Companion Plants For Your Tomatoes

There are some plants that will benefit your tomatoes while they are growing, and there are some that will harm them. The following plants will grow well with your tomatoes:

  • Plants from the onion family will ward off insects with their pungent smell. These include garlic, onions, and chives.
  • Hot and sweet peppers
  • Greens such as lettuce, spinach, and arugula
  • Asparagus, the close proximity protects tomatoes against nematodes

Plants to Keep Away From Your Tomatoes

  • Corn attracts corn earworm and tomato fruit worm
  • Kohlrabi stunts the growth of tomatoes
  • Fennel stunts the growth of tomatoes

Which Tomatoes to Grow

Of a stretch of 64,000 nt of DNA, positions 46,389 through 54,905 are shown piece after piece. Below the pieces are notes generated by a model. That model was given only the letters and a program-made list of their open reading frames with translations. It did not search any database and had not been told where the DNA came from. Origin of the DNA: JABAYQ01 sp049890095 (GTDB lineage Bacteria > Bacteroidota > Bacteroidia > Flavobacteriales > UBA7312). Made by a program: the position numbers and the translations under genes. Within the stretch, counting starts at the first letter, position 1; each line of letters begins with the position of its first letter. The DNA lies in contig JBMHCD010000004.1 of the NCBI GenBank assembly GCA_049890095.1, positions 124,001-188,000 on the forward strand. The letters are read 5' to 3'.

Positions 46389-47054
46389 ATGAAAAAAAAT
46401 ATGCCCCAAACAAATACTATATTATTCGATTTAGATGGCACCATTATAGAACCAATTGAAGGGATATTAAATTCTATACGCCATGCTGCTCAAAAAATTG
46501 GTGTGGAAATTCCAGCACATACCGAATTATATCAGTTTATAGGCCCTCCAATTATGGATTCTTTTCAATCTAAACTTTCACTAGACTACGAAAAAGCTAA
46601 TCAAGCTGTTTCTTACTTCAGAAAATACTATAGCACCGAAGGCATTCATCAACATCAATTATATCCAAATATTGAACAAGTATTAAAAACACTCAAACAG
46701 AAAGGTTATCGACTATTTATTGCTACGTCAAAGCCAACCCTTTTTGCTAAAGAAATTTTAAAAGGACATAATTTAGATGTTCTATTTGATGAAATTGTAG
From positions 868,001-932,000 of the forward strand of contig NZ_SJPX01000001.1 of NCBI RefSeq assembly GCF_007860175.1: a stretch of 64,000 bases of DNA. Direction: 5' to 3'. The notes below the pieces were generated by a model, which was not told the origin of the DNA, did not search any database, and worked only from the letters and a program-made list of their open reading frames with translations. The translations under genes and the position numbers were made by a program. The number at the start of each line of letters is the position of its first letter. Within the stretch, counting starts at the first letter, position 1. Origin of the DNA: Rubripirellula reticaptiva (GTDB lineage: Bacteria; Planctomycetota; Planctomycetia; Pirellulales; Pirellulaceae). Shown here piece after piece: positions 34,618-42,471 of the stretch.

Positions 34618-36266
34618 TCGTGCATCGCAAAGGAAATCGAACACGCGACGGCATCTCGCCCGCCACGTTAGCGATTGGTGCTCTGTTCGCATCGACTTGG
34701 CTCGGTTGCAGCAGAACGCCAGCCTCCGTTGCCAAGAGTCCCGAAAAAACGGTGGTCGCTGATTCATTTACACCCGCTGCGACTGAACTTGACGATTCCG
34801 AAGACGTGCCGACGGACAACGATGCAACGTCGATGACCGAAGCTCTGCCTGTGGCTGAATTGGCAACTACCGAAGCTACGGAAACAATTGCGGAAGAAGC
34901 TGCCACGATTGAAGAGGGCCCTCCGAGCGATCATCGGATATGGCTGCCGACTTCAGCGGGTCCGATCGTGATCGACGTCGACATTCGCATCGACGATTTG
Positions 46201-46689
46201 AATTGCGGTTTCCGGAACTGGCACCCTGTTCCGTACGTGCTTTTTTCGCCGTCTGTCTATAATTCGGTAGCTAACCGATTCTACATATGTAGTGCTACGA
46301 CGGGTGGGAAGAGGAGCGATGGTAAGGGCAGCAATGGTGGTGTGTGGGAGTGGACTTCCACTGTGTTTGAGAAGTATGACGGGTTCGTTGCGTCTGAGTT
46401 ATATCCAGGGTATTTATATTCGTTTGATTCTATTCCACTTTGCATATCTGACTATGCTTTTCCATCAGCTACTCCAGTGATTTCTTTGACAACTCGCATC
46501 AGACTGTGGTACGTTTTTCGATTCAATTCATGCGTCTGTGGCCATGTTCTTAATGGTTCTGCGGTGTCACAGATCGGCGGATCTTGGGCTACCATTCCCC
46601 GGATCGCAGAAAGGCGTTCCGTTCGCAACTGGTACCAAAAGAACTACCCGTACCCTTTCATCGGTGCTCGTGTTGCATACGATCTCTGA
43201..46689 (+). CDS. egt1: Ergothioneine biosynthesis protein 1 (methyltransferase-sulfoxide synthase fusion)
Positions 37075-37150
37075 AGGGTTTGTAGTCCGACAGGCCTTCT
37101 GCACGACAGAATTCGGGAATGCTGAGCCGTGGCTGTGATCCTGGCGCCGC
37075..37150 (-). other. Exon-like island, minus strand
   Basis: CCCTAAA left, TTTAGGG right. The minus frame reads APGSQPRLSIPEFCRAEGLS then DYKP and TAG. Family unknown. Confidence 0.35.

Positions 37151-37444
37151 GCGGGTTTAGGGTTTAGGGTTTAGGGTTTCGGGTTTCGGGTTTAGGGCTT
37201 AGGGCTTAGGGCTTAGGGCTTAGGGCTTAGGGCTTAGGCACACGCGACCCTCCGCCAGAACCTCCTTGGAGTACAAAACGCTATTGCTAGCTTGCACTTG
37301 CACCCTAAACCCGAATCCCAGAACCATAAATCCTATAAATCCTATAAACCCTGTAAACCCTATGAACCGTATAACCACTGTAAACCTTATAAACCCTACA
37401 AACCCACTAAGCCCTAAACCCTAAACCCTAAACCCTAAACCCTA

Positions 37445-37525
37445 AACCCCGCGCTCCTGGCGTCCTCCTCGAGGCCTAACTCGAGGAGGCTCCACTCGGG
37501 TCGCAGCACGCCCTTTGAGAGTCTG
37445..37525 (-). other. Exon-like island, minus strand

With over 10,000 varieties to choose from, if you’re new to gardening, you’re probably confused about which tomatoes to grow. To make the decision easier for you, I’ve listed 10 of our favorites:

  • Tomato Ildi: A yellow cherry variety good for putting in salads or eating raw.

  • Tomato Astro Ibrido: A plum tomato perfect for using in preserves and sauces.

  • Tomato Tigerella: With a tangy, rich flavor, these tomatoes work well in sauces and salads.

  • Tomato Red Alert: These bright red cherry tomatoes are perfect for cooking and salads

  • Tomato Moneymaker: This salad variety tastes fantastic in salads and sandwiches. They are also good for grilling and roasting.